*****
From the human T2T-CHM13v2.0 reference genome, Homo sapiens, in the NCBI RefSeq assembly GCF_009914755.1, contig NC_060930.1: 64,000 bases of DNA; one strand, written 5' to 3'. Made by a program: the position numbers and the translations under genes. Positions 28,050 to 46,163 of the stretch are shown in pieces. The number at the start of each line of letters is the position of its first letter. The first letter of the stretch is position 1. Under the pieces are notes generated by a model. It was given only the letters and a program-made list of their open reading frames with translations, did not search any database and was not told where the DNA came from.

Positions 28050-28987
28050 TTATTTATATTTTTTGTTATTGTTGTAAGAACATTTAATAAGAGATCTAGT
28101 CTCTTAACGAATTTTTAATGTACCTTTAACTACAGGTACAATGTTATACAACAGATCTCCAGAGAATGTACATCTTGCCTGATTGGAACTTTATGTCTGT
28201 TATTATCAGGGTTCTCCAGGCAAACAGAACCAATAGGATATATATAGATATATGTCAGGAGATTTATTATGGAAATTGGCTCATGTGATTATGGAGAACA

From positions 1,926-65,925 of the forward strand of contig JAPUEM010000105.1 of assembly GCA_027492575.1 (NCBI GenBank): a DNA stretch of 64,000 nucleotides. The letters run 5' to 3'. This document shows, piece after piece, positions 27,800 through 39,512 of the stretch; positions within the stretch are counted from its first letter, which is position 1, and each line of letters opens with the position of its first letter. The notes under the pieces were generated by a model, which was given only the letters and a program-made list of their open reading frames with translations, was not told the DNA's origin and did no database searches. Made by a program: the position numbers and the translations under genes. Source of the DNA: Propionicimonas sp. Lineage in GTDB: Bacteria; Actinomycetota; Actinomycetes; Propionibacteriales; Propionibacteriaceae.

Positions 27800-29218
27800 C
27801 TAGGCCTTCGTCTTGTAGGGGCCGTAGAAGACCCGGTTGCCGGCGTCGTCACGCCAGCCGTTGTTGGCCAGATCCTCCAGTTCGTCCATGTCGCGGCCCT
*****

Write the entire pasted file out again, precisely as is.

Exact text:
From the human T2T-CHM13v2.0 reference genome, Homo sapiens, in the NCBI RefSeq assembly GCF_009914755.1, contig NC_060930.1: 64,000 bases of DNA; one strand, written 5' to 3'. Made by a program: the position numbers and the translations under genes. Positions 28,050 to 46,163 of the stretch are shown in pieces. The number at the start of each line of letters is the position of its first letter. The first letter of the stretch is position 1. Under the pieces are notes generated by a model. It was given only the letters and a program-made list of their open reading frames with translations, did not search any database and was not told where the DNA came from.

Positions 28050-28987
28050 TTATTTATATTTTTTGTTATTGTTGTAAGAACATTTAATAAGAGATCTAGT
28101 CTCTTAACGAATTTTTAATGTACCTTTAACTACAGGTACAATGTTATACAACAGATCTCCAGAGAATGTACATCTTGCCTGATTGGAACTTTATGTCTGT
28201 TATTATCAGGGTTCTCCAGGCAAACAGAACCAATAGGATATATATAGATATATGTCAGGAGATTTATTATGGAAATTGGCTCATGTGATTATGGAGAACA

From positions 1,926-65,925 of the forward strand of contig JAPUEM010000105.1 of assembly GCA_027492575.1 (NCBI GenBank): a DNA stretch of 64,000 nucleotides. The letters run 5' to 3'. This document shows, piece after piece, positions 27,800 through 39,512 of the stretch; positions within the stretch are counted from its first letter, which is position 1, and each line of letters opens with the position of its first letter. The notes under the pieces were generated by a model, which was given only the letters and a program-made list of their open reading frames with translations, was not told the DNA's origin and did no database searches. Made by a program: the position numbers and the translations under genes. Source of the DNA: Propionicimonas sp. Lineage in GTDB: Bacteria; Actinomycetota; Actinomycetes; Propionibacteriales; Propionibacteriaceae.

Positions 27800-29218
27800 C
27801 TAGGCCTTCGTCTTGTAGGGGCCGTAGAAGACCCGGTTGCCGGCGTCGTCACGCCAGCCGTTGTTGGCCAGATCCTCCAGTTCGTCCATGTCGCGGCCCT